Isaiah 22:13
Parallel Verses
New American Standard Bible
Instead, there is gaiety and gladness, Killing of cattle and slaughtering of sheep, Eating of meat and drinking of wine: "Let us eat and drink, for tomorrow we may die."

King James Bible
And behold joy and gladness, slaying oxen, and killing sheep, eating flesh, and drinking wine: let us eat and drink; for to morrow we shall die.

Darby Bible Translation
and behold joy and rejoicing, slaying oxen, and killing sheep, eating flesh, and drinking wine: Let us eat and drink, for to-morrow we die.

World English Bible
and behold, joy and gladness, killing cattle and killing sheep, eating flesh and drinking wine: "Let us eat and drink, for tomorrow we will die."

Young's Literal Translation
And lo, joy and gladness, slaying of oxen, And slaughtering of sheep, Eating of flesh, and drinking of wine, Eat and drink, for to-morrow we die.

Isaiah 22:13 Parallel
Commentary
Barnes' Notes on the Bible

And behold ... - When they ought to give themselves to fasting and prayer, they gave themselves up to revelry and riot.

Let us eat and drink - Saying, Let us eat and drink. That is, it is inevitable that we must soon die. The army of the Assyrian is approaching, and the city cannot stand against him. It is in vain to make a defense, and in vain to call upon God. Since we "must" soon die, we may as well enjoy life while it lasts. This is always the language of the epicure; and it seems to be the language of no small part of the world. Probably if the "real" feelings of the great mass of worldly people were expressed, they could not be better expressed than in this passage of Isaiah: 'We must soon die at all events. We cannot avoid that, for it is the common lot of all. And since we have been sent into a dying world; since we had no agency in being placed here; since it is impossible to prevent this doom, we may as well "enjoy" life while it lasts, and give ourselves to pleasure, dissipation, and revelry.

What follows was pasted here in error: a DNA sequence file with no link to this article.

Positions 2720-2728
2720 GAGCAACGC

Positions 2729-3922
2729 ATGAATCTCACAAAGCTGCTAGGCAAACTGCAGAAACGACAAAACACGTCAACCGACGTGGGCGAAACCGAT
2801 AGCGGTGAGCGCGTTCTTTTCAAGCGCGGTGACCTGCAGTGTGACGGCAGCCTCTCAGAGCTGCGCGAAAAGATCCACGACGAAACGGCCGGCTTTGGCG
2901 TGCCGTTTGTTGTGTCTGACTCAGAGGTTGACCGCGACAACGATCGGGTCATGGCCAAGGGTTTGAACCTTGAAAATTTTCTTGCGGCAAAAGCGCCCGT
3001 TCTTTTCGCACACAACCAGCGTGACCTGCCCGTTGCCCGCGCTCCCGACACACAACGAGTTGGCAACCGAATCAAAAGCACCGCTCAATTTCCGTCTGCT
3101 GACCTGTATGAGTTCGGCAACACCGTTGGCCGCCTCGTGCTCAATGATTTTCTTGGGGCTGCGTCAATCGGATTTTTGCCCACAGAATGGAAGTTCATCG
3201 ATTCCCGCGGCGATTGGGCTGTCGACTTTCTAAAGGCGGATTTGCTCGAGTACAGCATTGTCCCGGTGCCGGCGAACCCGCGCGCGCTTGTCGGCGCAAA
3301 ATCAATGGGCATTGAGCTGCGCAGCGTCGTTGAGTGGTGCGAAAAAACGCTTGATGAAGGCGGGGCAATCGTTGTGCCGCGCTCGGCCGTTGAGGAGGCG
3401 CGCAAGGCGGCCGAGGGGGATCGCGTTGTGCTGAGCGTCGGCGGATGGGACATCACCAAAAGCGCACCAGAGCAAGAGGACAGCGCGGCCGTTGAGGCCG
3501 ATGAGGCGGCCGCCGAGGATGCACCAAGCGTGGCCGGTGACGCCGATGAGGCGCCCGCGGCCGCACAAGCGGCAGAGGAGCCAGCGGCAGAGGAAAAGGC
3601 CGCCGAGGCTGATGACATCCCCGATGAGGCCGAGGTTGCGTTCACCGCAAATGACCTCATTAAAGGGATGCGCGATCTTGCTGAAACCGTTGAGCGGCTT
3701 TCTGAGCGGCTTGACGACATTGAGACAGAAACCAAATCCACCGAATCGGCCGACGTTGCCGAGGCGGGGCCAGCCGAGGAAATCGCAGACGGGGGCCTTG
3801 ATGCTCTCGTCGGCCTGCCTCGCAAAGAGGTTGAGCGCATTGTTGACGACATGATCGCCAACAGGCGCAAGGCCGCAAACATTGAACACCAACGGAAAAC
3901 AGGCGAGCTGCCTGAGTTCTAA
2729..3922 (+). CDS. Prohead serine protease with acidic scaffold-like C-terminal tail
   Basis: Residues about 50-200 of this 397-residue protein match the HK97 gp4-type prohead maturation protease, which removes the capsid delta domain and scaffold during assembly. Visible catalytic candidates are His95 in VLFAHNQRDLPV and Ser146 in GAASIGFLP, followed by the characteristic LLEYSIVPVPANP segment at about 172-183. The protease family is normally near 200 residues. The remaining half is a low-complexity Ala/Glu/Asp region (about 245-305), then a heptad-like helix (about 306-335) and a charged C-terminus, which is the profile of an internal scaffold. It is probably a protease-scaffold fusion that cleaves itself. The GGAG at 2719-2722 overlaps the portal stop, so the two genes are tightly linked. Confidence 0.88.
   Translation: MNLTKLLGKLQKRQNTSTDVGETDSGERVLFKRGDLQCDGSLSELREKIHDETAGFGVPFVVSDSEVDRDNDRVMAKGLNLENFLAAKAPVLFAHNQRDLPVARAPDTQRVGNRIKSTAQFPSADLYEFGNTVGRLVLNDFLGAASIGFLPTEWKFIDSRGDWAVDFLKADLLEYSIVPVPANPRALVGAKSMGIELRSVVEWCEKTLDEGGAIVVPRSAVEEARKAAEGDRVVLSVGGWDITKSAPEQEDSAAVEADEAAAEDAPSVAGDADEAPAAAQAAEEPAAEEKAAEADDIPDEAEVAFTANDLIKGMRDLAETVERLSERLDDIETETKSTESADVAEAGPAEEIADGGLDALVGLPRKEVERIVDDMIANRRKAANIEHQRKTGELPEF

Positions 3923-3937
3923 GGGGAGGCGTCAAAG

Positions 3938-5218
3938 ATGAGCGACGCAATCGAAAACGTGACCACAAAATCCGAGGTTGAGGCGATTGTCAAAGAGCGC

While we can, we will take our comfort, and when death comes we will submit to it, simply because we cannot avoid it.' Thus, while God calls people to repentance and seriousness; and while he would urge them, by the consideration that, this life is short, to prepare for a better life; and while he designs that the nearness of death should lead them to think solemnly of it, they abuse all His mercies, endeavor to thwart all His arrangements, and live and die like the brutes. This passage is quoted by Paul in his argument on the subject of the resurrection in 1 Corinthians 15:32. Sentiments remarkably similar to this occur in the writings of the Greek and Roman poets. Among the Egyptians, the fact that life is short was urged as one argument for promoting soberness and temperance, and in order to produce this effect, it was customary at their feasts to have introduced, at some part of the entertainment, a wooden image of Osiris in the form of a human mummy standing erect, or lying on a bier, and to show it to each of the guests, warning him of his mortality, and of the transitory nature of human pleasures.